Bradley recounts the entrenched white supremacist world view for the purpose of illustrating why Roosevelt and his Secretary of War William Taft acted the way they did. The well supported contention is that Roosevelt viewed Asia, beginning with the Pacific Rim as the next and natural progression of Anglo-Saxon expansion and eventual domination of the world. The American frontier had only been declared eliminated a few years before Teddy took office and remaining Indian opposition to American rule had been crushed. Thus, following the tradition of the Teutons who theoretically began in Central Asia before moving to Germany, then Britain, then across the Atlantic to America, ever westward, it was his duty to see the race continue moving and conquering. In furtherance of this teutonic destiny, America all but stole Hawaii with the assistance of missionaries and the Dole pineapple people, and took over a debacle already well underway in the Philippines from the Spanish. As “masters” of the Philippines, we inherited a brutal, never ending war against the local Muslims. A war we still fight, though on a smaller scale, over a century later. Yes, in the Philippines. One has to wonder if the Spanish were mindful of Tom Sawyer’s fence painting tricks as they withdrew to the mother country. I’ll leave it to Bradley to connect the facts to his conclusions.  For my purposes, it was illuminating to see that much of today’s softer, supposedly color-blind rhetoric is little more than a sugar-coating of the blatantly race-conscious debates of a century before.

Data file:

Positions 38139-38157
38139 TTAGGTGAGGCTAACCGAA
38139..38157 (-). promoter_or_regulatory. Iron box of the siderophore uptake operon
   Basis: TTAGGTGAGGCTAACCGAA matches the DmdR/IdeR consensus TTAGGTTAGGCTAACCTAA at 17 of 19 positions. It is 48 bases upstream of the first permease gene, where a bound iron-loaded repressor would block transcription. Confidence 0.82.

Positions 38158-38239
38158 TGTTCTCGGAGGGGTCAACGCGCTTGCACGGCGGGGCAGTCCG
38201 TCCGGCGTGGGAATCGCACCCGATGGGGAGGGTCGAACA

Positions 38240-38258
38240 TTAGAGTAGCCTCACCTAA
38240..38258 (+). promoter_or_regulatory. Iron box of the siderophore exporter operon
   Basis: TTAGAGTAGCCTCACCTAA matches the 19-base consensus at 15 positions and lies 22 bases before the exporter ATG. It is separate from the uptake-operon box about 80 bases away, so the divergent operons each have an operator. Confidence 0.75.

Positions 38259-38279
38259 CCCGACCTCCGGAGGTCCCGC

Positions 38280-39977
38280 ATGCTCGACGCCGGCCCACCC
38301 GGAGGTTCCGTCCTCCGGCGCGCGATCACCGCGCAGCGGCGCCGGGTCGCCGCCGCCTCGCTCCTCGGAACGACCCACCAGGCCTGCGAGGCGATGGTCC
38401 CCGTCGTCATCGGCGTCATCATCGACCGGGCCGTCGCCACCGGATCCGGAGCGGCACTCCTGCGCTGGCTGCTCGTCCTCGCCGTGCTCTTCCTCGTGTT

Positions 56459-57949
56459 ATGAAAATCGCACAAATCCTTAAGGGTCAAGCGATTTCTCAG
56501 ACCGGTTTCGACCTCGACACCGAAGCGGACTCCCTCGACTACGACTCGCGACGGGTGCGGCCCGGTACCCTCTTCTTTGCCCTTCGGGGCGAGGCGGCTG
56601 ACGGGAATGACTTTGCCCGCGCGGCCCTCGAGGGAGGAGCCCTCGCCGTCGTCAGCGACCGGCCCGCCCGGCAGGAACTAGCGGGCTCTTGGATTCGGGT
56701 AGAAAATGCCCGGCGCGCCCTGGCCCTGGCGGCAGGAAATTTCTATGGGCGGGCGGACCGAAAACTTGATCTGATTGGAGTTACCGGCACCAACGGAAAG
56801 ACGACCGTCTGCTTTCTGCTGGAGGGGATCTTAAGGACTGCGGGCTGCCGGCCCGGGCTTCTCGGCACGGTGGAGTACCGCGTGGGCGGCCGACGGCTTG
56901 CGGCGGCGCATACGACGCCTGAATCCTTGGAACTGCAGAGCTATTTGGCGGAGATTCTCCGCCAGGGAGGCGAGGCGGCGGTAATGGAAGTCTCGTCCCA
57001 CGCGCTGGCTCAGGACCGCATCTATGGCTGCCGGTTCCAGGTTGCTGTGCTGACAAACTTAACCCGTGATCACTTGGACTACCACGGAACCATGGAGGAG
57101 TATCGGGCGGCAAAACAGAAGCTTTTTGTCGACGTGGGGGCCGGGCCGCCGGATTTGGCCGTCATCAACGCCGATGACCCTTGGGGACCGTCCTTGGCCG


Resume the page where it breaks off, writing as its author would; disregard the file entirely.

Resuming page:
Two more examples from the book on how things never change that stand out:

First I’ll quote a passage on the problem of “Mongolian” immigration from the book.

  • From America’s inception in 1783 to 1882, a period of ninety-nine years, there had been no concept of illegal immigrants in the United States. That changed with the Chinese Exclusion Act of 1882. For the first time in U.S. history, an immigration gate was erected with the specific goal of blocking non-whites….But because of the dire race threat presented by the yellow men, most Americans had no problem with the new legislation. Twenty-four years old and just out of Harvard, Theodore Roosevelt proclaimed in 1882, “No greater calamity could now befall the United States than to have the Pacific slope fill up with a Mongolian population.”

Here’s the context. Chinese were brought in the US in huge numbers to help build the transcontinental railroad. Specifically, there courage and expertise with dynamite was needed to get through the Sierra Nevada mountains. Tangent to their railroad labor, Chinese established laundries, general stores, bars and restaurants all throughout the west and they were becoming a major economic force. The immigration paranoia resulted.